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BE Advised

The place to go for undergraduate advising in biological engineering

Engineering Distribution and Field Courses

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(For new curriculum starting Fall 2015)

Required Courses

  • Mechanics of Solids (4 credits): ENGRD 2020
  • Engineering Probability and Statistics (3 or 4 credits): CEE 3040 (recommended) or ENGRD 2700


Required Biological Engineering Core Courses

  • ENGRI (3 credits): ENGRI 1XXX
  • Thermodynamics (3 or 4 credits): BEE 2220, ENGRD 2210, CHEME 3130, MSE 3030 or AEP 4230
  • Engineering Distribution (3 credits): BEE/ENGRD 2600 (recommended) or BEE/ENGRD 2510
  • Bio-Fluid Mechanics (4 credits): BEE 3310
  • Heat and Mass Transfer in Biological Engineering (3 credits): BEE 3500
  • Molecular and Cellular Principles in Biological Engineering (3 credits): BEE 3600
  • Design and Analysis of Biomaterials (3 credits): BEE 3400
  • Bioinstrumentation (3-4 credits): BEE 4500


Biological Engineering Focus Area Electives (to complete 46 credits)

To complete the curriculum, electives are chosen depending on individual interests. For industrial careers, higher studies or professional studies, electives can be chosen from any of the biological engineering Focus Areas. Five or more courses are picked from 1 or more of the 7  focus areas to complete the 46 credits in the Engineering Distribution and Field Courses category.

  • You may use up to a maximum of 4 credits of research, project team, teaching or independent study taken in an engineering department in place of 1 focus area course towards the 46 engineering credits in category 8. You must have an engineering role and be conducting engineering research, CEE 2550 does not count.
  • One course in this category must satisfy the engineering laboratory requirement. See Additional Requirements.
  • One course in this category must satisfy the capstone design requirement. See Additional Requirements.
  • One course in this category (or from specific liberal studies courses) must satisfy the College of Engineering technical writing requirement. See Additional Requirements.
  • A full list of the focus area courses may be found here.



  • All courses must be taken for letter grade.
  • BEE 2600 covers Mass and Energy Balances with a biological focus while BEE 2510 cover Mass and Energy Balances with an environmental focus.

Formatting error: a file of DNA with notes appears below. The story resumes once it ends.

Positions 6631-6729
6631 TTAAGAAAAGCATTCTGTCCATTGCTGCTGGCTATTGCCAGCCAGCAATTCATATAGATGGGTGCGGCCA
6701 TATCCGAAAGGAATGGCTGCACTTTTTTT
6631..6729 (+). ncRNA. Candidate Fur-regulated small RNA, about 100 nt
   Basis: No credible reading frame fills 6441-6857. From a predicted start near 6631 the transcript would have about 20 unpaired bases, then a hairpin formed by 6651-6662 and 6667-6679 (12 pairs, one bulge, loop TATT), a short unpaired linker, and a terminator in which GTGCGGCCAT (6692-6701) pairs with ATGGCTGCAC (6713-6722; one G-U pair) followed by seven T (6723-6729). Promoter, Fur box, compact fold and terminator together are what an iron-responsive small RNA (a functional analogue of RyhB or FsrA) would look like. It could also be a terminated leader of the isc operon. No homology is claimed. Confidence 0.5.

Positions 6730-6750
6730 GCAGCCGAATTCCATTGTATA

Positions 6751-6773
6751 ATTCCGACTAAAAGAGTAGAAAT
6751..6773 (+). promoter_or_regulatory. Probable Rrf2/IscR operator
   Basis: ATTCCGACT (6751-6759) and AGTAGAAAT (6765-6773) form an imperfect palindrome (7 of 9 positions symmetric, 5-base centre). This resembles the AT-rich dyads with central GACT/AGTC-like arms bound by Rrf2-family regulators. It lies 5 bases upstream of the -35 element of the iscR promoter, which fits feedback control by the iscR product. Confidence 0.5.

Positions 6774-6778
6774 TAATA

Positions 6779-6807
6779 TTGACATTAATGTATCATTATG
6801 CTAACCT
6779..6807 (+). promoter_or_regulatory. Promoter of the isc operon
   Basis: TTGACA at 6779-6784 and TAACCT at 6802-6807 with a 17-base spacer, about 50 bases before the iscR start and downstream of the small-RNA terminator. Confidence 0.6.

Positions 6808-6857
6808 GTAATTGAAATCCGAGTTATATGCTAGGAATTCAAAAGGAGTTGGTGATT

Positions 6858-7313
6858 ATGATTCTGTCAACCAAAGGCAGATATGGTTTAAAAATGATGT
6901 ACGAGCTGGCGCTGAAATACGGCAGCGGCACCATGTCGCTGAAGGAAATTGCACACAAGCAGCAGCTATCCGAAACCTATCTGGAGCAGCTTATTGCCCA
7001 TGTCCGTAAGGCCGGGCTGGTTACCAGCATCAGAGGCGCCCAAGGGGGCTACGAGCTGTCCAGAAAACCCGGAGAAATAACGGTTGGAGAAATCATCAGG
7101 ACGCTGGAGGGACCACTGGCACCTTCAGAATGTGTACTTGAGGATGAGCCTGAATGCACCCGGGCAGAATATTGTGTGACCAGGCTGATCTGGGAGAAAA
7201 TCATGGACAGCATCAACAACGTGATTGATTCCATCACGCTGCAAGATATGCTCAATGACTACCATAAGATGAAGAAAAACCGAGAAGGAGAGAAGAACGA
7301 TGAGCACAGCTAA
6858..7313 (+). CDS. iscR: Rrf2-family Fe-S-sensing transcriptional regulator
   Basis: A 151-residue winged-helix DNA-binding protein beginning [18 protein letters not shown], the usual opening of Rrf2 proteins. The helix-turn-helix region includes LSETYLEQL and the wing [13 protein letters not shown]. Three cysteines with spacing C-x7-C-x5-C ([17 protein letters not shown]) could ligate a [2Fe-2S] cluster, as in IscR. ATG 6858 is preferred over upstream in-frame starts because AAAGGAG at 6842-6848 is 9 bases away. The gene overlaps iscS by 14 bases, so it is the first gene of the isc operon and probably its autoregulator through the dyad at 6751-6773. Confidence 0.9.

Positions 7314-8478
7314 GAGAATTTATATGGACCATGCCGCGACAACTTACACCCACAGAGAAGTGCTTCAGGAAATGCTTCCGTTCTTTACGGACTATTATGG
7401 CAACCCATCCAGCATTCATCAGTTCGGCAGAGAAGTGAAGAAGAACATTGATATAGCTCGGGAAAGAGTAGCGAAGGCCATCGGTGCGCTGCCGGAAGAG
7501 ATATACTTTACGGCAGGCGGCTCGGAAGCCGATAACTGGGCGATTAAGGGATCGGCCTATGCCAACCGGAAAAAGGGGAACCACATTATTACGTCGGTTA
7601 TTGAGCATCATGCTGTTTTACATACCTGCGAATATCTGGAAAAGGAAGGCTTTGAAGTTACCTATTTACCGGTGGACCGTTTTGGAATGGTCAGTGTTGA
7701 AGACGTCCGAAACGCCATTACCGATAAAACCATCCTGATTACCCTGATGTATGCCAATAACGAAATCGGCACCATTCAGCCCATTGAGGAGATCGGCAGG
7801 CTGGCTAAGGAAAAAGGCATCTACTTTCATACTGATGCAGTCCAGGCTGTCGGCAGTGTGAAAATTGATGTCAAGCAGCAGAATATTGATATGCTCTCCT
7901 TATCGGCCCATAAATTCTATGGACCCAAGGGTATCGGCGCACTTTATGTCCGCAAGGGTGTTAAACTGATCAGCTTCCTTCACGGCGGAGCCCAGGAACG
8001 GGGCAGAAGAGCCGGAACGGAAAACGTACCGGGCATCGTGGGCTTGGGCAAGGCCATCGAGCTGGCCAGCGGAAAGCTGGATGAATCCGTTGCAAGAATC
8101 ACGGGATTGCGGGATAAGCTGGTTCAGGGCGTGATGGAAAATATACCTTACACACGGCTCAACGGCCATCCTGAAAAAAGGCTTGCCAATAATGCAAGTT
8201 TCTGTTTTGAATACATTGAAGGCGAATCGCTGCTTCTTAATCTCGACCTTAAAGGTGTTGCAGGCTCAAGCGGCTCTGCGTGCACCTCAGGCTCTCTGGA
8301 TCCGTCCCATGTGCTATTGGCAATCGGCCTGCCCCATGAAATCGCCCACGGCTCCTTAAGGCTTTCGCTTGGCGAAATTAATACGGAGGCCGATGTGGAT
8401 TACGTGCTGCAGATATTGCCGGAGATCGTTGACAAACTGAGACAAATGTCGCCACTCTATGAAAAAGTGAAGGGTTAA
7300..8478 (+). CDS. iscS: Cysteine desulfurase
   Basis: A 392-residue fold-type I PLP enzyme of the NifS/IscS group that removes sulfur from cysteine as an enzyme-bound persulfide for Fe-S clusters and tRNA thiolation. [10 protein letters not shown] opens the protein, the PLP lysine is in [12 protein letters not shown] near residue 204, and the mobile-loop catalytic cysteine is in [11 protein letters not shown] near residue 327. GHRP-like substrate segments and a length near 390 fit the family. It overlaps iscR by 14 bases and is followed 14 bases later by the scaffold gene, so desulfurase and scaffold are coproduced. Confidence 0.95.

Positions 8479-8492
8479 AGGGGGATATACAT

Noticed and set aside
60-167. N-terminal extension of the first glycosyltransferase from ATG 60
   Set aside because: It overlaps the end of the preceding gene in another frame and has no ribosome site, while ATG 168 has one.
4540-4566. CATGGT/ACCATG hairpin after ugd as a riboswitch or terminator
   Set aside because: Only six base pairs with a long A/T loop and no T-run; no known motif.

• Engineering distribution requirement is satisfied by ENGRD 2020 and ENGRD/BEE 2600 or ENGRD/BEE 2510.

Frequently Asked Questions

Q1: The website states that for the statistics requirement CEE 3040 is recommended over ENGRD 2700, and BTRY 3010 and 3080 aren’t even listed. What’s the reasoning behind that?

A1: ENGRD 2700 only covers classical (Fisherian, parametric) statistics that can give misleading results when used to analyze data that aren’t mathematically continuous (or example human demographic categories such as gender, land use categories such as urban/suburban/rural/wild, antibiotic resistance categories such as low/medium/high ) or data which don’t follow a normal distribution (lifespans, for example).  CEE 3040 covers parametric statistics too but adds “robust” and nonparametric statistical methods that give you a toolbox for these other cases, very common in the biological and environmental domains. And you learn to use R, the open source statistical programming language that is now the standard tool of data scientists worldwide.  BTRY 3080 is a probability course, not a statistics course; you need to take statistics. BTRY 3010 is indeed a fine statistics course but it’s not an engineering course. You may petition to use BTRY 3010 to satisfy your statistics requirement if you make up the engineering credits represented by CEE 3040 or ENGRD 2700 by pairing BTRY with a specific, quantitative engineering course (not unstructured credit) that will bring your total number of engineering credits to 48 or higher.  Finally, you could transfer in an engineering stats course from somewhere else – this will require prior approval from the department offering the equivalent course.  But CEE 3040 has exactly what the BEE faculty think you need to know in a first statistics course, so do try to take it if possible.

Q2: Should I take BEE 1200 or an ENGRI course? Which ENGRI should I take?